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Expand chart
Data: UNHCR; Note: Data does not include the 5.4 million Palestine refugees in 2017 under UNRWA’s mandate; Chart: Naema Ahmed/Axios

As of last year, more people have been forced by violence and conflict to flee their homes than live in the U.K. or France.

Why it matters: That's upwards of 60 million people — a global nation of refugees. If all of these asylum-seekers, internally displaced people and refugees were a country, they'd be the 21st most populous nation in the world, according to UNHCR estimates. More than half of refugees are under the age of 18.

The crisis is the worst its been since World War II, and it's not getting better:

  • This population will continue to grow as violent conflicts drag on and climate change wreaks havoc.
  • Host countries and refugee camps will increasingly become permanent homes to tens of millions of refugees while many wealthy nations turn their backs.

The top five places people are running from are:

  • Syria: Where millions of people have been forced from their homes amidst internal conflict and terrorism by the Islamic State, or ISIS.
  • Afghanistan: Ongoing violence has created one of the largest, longest-lasting refugee crises.
  • South Sudan: Millions of South Sudanese have fled to Uganda and other surrounding nations as a civil war rages.
  • Myanmar: The Rohingya minority has faced deadly, violent persecution and many have fled.
  • Somalia: A combination of natural disasters and 25 years of conflict have produced hundreds of thousands of Somali refugees.

What's next:

  • Climate change is expected to create even more internally displaced people as natural disasters become more frequent and intense.
  • An anti-immigrant strain of populism has made it more difficult for international organizations and humanitarian groups to resettle and care for refugees, particularly in Europe and the U.S.
  • "That is the shift in the narrative," said Eskinder Negash, president and CEO of the U.S. Committee for Refugees and Immigrants and former director of HHS's Office of Refugee Resettlement under Obama, told Axios.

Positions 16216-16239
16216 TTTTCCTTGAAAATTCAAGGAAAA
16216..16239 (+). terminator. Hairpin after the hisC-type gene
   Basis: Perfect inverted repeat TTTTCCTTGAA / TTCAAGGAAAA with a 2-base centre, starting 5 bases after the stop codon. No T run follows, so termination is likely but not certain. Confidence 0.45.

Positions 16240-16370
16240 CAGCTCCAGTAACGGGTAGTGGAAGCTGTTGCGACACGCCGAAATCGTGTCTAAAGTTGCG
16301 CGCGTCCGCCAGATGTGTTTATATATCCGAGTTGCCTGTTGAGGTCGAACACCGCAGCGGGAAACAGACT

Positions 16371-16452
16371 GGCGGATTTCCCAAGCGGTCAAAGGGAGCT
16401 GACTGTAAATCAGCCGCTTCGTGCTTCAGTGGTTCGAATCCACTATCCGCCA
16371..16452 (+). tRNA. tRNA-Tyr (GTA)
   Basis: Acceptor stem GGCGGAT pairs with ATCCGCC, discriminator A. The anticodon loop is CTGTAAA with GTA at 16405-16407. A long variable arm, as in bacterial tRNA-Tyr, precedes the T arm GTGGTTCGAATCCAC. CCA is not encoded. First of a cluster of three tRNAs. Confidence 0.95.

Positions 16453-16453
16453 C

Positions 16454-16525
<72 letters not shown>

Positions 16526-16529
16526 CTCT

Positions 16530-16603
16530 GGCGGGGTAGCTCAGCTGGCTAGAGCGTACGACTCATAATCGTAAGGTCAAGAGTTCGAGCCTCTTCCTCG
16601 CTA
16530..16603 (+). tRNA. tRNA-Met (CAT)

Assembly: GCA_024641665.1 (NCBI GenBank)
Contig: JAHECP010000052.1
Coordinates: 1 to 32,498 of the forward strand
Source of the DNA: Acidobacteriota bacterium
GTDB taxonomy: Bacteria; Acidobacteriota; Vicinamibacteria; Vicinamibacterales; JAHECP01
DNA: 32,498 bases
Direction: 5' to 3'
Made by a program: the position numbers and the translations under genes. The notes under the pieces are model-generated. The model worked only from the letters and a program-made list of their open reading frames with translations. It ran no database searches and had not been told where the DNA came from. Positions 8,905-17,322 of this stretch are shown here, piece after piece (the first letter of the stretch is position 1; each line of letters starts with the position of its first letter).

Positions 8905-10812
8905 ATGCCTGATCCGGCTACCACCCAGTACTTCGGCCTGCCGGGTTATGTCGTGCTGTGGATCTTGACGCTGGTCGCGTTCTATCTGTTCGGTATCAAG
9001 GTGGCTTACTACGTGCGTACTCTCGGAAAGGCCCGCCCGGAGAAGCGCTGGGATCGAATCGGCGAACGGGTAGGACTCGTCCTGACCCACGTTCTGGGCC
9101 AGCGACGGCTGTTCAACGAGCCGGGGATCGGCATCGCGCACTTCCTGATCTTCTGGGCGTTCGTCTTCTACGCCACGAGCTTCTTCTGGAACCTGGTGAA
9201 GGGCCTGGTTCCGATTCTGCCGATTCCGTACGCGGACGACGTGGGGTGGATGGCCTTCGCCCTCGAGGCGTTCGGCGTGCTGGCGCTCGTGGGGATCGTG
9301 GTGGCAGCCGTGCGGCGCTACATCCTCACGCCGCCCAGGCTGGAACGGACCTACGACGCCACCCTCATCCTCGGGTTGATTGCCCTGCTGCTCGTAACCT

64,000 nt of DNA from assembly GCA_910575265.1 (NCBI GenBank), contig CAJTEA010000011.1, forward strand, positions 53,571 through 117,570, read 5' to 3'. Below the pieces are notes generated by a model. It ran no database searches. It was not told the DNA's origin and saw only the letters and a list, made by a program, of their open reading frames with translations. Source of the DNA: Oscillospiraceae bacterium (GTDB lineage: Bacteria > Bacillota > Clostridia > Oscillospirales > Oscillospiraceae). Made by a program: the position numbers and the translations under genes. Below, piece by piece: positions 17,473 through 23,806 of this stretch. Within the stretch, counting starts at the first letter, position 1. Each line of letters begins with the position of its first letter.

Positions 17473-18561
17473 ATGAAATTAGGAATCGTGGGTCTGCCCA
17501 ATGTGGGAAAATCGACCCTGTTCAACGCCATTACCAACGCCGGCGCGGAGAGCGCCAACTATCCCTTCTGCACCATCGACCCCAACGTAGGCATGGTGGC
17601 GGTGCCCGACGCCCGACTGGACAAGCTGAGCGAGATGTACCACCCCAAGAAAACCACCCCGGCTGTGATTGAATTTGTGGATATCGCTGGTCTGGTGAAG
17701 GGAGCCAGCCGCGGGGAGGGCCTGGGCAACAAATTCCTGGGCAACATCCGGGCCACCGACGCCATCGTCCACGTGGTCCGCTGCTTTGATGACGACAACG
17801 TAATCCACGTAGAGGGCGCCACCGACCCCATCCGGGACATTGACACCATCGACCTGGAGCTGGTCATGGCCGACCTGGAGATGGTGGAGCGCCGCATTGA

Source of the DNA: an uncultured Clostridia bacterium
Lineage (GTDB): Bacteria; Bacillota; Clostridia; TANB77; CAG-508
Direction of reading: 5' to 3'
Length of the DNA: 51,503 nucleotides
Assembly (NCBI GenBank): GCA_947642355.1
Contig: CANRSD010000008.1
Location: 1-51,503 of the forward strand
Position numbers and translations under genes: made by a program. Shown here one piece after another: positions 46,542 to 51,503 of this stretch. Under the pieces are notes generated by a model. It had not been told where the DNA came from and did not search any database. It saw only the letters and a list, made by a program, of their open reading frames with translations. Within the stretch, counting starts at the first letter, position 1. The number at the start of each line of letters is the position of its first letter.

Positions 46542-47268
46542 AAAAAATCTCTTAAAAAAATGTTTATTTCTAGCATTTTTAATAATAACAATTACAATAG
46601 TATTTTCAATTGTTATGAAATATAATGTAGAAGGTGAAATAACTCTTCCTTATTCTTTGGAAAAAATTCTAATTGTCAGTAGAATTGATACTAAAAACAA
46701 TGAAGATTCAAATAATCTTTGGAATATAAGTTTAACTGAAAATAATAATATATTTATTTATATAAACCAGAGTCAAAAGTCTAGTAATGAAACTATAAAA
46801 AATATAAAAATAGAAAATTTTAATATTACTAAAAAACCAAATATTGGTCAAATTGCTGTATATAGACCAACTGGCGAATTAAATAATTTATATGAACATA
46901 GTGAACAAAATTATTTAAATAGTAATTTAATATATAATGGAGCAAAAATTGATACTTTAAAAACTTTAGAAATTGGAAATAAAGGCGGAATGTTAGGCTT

The future: This crisis of displacement will have an impact on generations.

  • Many who have been displaced internally will continue to suffer from poverty and persecution inflicted by governments, extremists or natural disasters.
  • Many young refugees face a future of limited education and job opportunities, and some will grow up with mental trauma and little memory of their home countries.

Be smart: The word "refugee" is often used to describe many different types of displaced people, but it's important to understand the different terms and how they should be used.

  • Refugees have fled and found protection outside of their home nation. A multilateral UN treaty known as the 1951 Refugee Convention has established refugee rights including work, access to the courts, primary education and documentation.
  • Asylum-seekers have also fled to a new country, but their application for sanctuary there is still pending. They are not yet legally recognized as a refugee.
  • Internally displaced people have been forced to leave their homes or areas of the country, but have not crossed international borders. They are vulnerable: They are subject to the laws of their national government, even if those laws are oppressive.
  • Migrant is a general term that typically applies to anyone now residing in a nation that is not their own— regardless of legality, permanence or reason.

Go deeper:

Read the full report

Go deeper

Moderna says vaccine appears to protect against new COVID-19 variants

Photo: Justin Tallis/AFP via Getty Images

Moderna's COVID-19 vaccine is effective against new variants of the virus that first appeared in the U.K. and in South Africa, the company announced on Monday.

Yes, but: The vaccine was as effective against the strain from U.K., but saw a six-fold reduction in antibodies against the South Africa variant. Even still, the neutralizing antibodies generated by the vaccine "remain above levels that are expected to be protective," according to the company.

Dave Lawler, author of World
Updated 1 hour ago - World

Xi Jinping warns against "new cold war" in Davos speech

Chinese President Xi Jinping. Photo: Wang Zhao - Pool/Getty Images

Chinese President Xi Jinping warned that a "new cold war" could turn hot, and must be avoided, in a speech on Monday at World Economic Forum’s virtual “Davos Agenda” conference.

Why it matters: Xi didn't refer directly to U.S.-China tensions, but the subtext was clear. These were his first remarks to an international audience since the inauguration of President Biden, whose administration has already concurred with Donald Trump's determination that China is committing "genocide" against Uyghur Muslims, and issued a warning about China's aggression toward Taiwan.

Updated 2 hours ago - Politics & Policy

Dominion files $1.3 billion defamation lawsuit against Rudy Giuliani

Photo: Rey Del Rio/Getty Images

Dominion Voting Systems filed a defamation lawsuit against Rudy Giuliani on Monday seeking $1.3 billion in damages for his "demonstrably false” allegations about the company's voting machines.

Why it matters: Giuliani led former President Trump's efforts to overturn the results of the election and spread the baseless conspiracy theory that Dominion's voting machines flipped votes from Trump to Joe Biden.